"GINPR has worked in cooperation with our First Nations neighbours to develop this website. It presents First Nation place names in the Hul'q'umi'num' language. We welcome site users to join us in learning to say these First Nations place names."
2018 February 22 - website down. View the site at the Internet Archive.
"This website presents a series of interactive maps illustrating the ongoing challenges to the exercise of land, resource and governance rights from development and conservation efforts within Hul'qumi'num peoples territory."
(Not available as of 2016 January 16) Stz'uminus Storied Places Project, prototype digital atlas, in collaboration with Stz'uminus First Nation and the University of Victoria Department of Anthropology.
Maps related to Hul'qumi'num core territory, from the HTG petition to the Inter American Commission on Human Rights Case Number: P-592-07
2016 October 17 - website down. View the site at the Internet Archive.
"...designed for GIS and qualitative data analysis supporting research and innovation in projects like traditional land use and occupancy mapping in indigenous communities and providing space for interview transcription, high-speed document scanning, and software supported qualitative analysis..."
Selected projects are linked from the website, including: Cartographic Legacies which provides map-based access to "700 ethnographies written about Coast Salish peoples. The maps have been organized by theme, and have been geo-referenced to be superimposed over the Google Maps imagery."
"OhThePlacesYouShouldKnow.com is a Sḵwx̱wú7mesh (Squamish) language place name map tool created by the non-profit Kwi Awt Stelmexw. This tool has been created for educational purposes, and to assist people in calling for the official reclaiming of Indigenous place names in the homelands of the Sḵwx̱wú7mesh peoples."
Two Coast Salish territories maps are included within "an online resource centre for teachers, offering cross-curricular lesson plans to engage students and facilitate their understanding of Coast Salish culture and art."
Maps from the Treaty Process: Vancouver Island & Area
"...ATRIS provides users with up-to-date information (both site-specific and general) on treaties and agreements, claims and assertions, court cases and decisions and links narrative records with related geographic shapes on the interactive map of ATRIS, enabling users to locate Aboriginal groups, in relation to a specific project area, for instance, and to know what their respective established or asserted rights are."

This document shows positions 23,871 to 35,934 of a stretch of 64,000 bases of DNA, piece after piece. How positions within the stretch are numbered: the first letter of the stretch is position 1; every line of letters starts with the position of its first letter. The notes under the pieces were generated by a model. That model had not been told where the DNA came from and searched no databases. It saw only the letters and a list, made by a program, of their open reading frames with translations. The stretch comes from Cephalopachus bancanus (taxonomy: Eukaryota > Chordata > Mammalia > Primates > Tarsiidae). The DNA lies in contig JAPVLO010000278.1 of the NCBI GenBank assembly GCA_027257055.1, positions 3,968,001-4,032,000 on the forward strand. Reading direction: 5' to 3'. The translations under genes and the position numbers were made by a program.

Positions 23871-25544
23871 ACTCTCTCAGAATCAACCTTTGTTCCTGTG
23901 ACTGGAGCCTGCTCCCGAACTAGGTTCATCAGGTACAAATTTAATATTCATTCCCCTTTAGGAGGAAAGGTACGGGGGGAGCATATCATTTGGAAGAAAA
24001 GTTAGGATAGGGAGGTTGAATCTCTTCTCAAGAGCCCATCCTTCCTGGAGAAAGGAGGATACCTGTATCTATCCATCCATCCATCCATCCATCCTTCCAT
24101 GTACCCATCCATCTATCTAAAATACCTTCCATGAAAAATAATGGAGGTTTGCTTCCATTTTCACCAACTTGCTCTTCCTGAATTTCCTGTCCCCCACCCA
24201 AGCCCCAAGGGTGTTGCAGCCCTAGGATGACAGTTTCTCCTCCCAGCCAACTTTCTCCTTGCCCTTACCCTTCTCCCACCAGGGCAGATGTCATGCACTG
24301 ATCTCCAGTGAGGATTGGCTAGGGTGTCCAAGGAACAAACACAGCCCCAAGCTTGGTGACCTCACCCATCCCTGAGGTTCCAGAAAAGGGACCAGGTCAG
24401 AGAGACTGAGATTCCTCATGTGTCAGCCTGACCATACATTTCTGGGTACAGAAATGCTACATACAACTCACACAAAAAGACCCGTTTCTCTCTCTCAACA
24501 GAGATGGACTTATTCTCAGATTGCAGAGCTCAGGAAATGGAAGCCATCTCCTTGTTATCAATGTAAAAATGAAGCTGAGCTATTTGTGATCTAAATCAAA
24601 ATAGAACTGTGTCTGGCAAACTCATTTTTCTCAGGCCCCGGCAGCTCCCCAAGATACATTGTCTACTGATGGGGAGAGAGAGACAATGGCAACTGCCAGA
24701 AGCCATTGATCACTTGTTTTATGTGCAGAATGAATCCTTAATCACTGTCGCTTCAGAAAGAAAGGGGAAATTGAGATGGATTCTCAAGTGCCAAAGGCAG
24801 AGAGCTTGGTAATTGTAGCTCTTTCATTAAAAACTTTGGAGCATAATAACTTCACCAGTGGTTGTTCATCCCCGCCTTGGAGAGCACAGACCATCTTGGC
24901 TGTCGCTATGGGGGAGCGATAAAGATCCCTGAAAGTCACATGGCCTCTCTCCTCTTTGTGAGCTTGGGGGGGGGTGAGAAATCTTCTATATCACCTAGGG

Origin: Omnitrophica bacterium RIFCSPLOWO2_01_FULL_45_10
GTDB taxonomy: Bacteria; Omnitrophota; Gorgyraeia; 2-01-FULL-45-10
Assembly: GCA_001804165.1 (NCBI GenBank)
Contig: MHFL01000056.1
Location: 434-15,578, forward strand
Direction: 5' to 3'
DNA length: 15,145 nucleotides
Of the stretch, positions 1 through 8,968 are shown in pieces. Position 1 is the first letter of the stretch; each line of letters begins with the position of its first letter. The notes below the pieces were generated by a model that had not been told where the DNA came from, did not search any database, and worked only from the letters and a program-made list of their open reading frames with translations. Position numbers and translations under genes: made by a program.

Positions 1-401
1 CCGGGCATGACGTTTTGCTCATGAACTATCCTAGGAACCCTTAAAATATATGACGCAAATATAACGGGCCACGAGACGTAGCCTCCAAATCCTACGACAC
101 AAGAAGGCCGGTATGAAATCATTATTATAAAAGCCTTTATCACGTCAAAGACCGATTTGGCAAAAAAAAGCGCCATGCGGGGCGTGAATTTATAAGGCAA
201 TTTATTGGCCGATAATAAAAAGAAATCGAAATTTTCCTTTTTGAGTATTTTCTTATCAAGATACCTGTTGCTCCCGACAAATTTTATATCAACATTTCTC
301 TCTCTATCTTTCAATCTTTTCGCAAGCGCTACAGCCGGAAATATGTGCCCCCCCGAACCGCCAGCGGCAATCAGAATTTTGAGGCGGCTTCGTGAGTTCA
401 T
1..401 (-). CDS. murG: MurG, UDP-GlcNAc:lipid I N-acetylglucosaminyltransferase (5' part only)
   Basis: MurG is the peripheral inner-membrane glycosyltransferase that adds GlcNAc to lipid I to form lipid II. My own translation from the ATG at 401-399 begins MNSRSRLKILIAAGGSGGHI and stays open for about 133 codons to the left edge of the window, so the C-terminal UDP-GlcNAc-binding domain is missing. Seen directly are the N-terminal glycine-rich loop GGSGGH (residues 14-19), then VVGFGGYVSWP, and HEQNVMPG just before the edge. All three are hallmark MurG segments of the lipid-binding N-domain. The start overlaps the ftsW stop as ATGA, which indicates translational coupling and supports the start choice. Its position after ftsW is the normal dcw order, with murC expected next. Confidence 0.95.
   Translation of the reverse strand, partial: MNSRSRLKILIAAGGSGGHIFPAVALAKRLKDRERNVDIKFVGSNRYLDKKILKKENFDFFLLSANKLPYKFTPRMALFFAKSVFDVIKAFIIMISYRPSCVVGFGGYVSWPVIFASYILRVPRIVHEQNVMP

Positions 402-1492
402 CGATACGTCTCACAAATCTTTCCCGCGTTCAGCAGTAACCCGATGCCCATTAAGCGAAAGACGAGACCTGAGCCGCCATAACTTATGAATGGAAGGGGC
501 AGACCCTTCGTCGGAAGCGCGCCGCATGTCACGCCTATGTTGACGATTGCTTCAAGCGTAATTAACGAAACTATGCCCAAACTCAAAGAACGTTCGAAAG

The Gwich’in Place Name and Story Atlas is an interactive online Atlas that invites visitors to explore the culture, history, traditional knowledge and land use of the Gwich’in through Gwich’in place names. The Atlas is the result of more than two decades of collaboration between the Gwich’in Social and Cultural Institute, Gwich’in Elders and traditional land users living in the Gwich’in Settlement Region communities of Aklavik, Fort McPherson, Inuvik and Tsiigehtchic.
"Traditionally, knowledge about the Inuit home environment has been captured in a rich oral history. In an effort to further enable and share this knowledge across generations [IHT] aims to reinforce via topographic, thematic maps in IHT’s Nunavut Map Series, Google Earth (roman orthography only) and the Atanaattiaq Map Viewer (syllabics and roman orthography)."
The "Oka Crisis" Digital Atlas is an educational tool to guide you through six chapters of the 1990 Kanien’kehà:ka resistance and uprising at Kanehsatà:ke, also known as the “Oka Crisis.” The digital, interactive map locates the uprising’s events, and associated stories, photos, and videos, within the geography of the land, inextricable from the heart of the conflict.
Call Number: Online, also G 1170 F37 Nanaimo Powell River
- Map 1 Population: Historical, 1911–1931
- Map 2 Population, 1976
- Map 3 Native Indians: Distribution of Ethnic Groups, 1850
- Map 4 Native Indians: Occupied Reserves and Proportion of Status Indian Population in Total Population, 1974
- Map 5 Exploration
- Map 6 The "Trutch Map," 1871